'Fanfic' Is Not a Dirty Word
There seems to be a sentiment amongst authors that fanfiction is a bad thing. Oh sure, there are exceptions to the rule, but for every author who’s cool with people writing fanfic based on their books, there’s another author who’s loudly and passionately opposed. So why are so many authors down on it?
I think it’s a generational thing. From what I’ve seen, it's mostly Baby Boomer authors who are on record as having a negative attitude to fanfiction. Younger authors – who, for the most part, have grown up using the Internet – tend to see it as being complimentary. After all, if people are writing about your characters and the world they inhabit, that means it has a special significance to them, right?
I wrote my first piece of fanfiction when I was 7. It wasn’t called “fanfiction” back then, because this was 1990 and the Internet was still made of tin cans, fishing lines and bubble gum. When I say “my first piece of fanfiction”,though, I should probably point out that almost everything I wrote then was fanfiction. Oh sure, I’d change the names. The Teenage Mutant Ninja Turtles became The Warrior Cats and The Transformers became The Power Converters (for all your overseas travel needs!), but the purpose was the same. I wanted to tell stories about characters I already knew and loved.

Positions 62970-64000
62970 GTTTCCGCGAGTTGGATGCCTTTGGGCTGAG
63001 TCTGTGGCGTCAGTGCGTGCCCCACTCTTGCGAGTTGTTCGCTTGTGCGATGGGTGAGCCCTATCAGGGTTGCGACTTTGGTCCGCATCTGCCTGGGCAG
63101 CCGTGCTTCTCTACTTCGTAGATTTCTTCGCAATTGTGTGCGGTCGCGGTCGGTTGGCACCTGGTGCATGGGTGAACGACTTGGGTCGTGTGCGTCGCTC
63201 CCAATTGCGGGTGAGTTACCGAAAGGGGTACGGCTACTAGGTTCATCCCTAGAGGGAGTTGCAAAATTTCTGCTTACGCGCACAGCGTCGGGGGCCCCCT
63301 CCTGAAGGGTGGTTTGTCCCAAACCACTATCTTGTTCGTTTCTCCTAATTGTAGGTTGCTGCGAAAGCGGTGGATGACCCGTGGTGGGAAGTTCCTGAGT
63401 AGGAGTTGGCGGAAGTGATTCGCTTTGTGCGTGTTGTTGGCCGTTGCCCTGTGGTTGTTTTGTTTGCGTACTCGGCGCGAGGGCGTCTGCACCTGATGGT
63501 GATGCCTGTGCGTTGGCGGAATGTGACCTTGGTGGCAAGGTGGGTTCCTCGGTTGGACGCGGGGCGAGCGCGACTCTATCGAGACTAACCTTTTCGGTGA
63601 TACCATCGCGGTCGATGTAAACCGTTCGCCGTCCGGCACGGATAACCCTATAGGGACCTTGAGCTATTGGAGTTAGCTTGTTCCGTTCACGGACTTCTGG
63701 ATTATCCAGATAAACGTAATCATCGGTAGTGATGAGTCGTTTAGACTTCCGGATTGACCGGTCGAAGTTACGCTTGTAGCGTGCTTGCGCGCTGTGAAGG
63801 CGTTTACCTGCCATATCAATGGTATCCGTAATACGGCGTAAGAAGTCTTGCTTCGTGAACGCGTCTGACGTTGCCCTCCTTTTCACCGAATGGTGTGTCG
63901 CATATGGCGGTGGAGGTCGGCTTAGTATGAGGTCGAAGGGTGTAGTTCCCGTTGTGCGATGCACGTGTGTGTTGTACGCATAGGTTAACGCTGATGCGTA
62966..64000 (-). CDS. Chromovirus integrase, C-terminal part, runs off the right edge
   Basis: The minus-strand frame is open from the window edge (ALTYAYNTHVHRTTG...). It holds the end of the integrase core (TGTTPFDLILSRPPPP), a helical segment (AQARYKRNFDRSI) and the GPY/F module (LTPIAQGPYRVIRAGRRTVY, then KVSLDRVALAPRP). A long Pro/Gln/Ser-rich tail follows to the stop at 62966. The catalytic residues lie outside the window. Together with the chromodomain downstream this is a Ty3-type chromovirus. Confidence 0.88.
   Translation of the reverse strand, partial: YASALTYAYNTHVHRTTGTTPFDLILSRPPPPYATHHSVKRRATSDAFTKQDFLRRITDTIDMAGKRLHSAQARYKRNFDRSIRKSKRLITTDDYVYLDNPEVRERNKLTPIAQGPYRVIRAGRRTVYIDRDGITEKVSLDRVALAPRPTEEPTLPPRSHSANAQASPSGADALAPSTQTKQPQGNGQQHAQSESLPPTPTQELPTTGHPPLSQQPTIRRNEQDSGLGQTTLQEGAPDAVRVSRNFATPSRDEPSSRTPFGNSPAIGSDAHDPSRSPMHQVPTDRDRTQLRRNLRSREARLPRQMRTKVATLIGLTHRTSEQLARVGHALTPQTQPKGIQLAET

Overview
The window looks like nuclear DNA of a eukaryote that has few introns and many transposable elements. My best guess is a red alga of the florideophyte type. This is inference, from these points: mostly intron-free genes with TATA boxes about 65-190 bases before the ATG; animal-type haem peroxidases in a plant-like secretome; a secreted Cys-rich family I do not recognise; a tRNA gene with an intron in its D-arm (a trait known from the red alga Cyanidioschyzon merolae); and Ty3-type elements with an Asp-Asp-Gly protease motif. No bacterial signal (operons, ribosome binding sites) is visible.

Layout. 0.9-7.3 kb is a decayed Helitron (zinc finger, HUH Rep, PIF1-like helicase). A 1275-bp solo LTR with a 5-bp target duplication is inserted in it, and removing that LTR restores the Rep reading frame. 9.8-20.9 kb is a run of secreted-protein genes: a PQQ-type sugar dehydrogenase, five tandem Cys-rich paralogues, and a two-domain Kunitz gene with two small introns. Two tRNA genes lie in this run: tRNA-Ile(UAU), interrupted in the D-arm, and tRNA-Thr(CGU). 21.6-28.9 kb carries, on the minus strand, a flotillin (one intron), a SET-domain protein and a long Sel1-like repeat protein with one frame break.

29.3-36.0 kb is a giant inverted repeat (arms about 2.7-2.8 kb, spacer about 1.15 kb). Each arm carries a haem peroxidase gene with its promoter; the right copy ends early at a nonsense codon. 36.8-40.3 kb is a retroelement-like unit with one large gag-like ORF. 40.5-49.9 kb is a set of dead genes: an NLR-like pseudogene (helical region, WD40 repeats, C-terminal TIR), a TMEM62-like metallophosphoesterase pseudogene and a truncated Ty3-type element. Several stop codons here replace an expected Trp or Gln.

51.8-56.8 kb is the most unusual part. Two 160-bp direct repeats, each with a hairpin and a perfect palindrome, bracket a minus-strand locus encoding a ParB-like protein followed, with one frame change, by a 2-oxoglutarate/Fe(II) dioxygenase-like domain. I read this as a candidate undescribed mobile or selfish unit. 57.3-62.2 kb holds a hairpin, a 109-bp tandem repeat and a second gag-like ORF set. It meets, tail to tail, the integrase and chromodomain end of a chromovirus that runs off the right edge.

It continued as I got older. I remember writing an incredibly long (and incredibly bad) Spider-Manstory, as well as starting on a Batmanstory and not getting very far with it (proving how tricky Batman can be to write for!). When I got to be a teenager, I even uploaded a Buffy the Vampire Slayer story to fanfiction.net (I’m pretty sure I deleted it a few years later, so I doubt you’ll be able to find it...fingers crossed!).
Eventually, I moved on and started creating my own world and my own characters. But writing fanfiction provided a training ground, a framework for practicing my storytelling. I already knew how the characters should speak and act thanks to my established familiarity with them. It removed some of the more challenging aspects from the process of writing.
When I studied Creative Writing at uni, there was one girl whose only aspiration was to write fanfiction. The other students seemed to look down on her for that, but it occurred to me that there’s plenty of professional fanfiction out there. Just look at all the Star Wars and Doctor Who books that get published every year (though the catch-22 of it is that you generally need to have already established yourself as an author before they'll let you write what's called a 'licensed fiction' title).
Some people may say that my book, Vanguard Prime: Goldrush , reads a little like fanfiction. After all, I’m a huge comic book fan and have drawn on the archetypes of the superhero genre in creating my characters. That’s been a very conscious choice, however, with the intention of breaking down these stock characters and exploring their hidden dimensions as the series progresses.
That said, if I was offered the chance to write a Doctor Who book, I’d totally take it.
How about you? Do you write fanfic? Do you read much fanfic? Or do you feel that it’s not worth your time? Let us know in the comments section!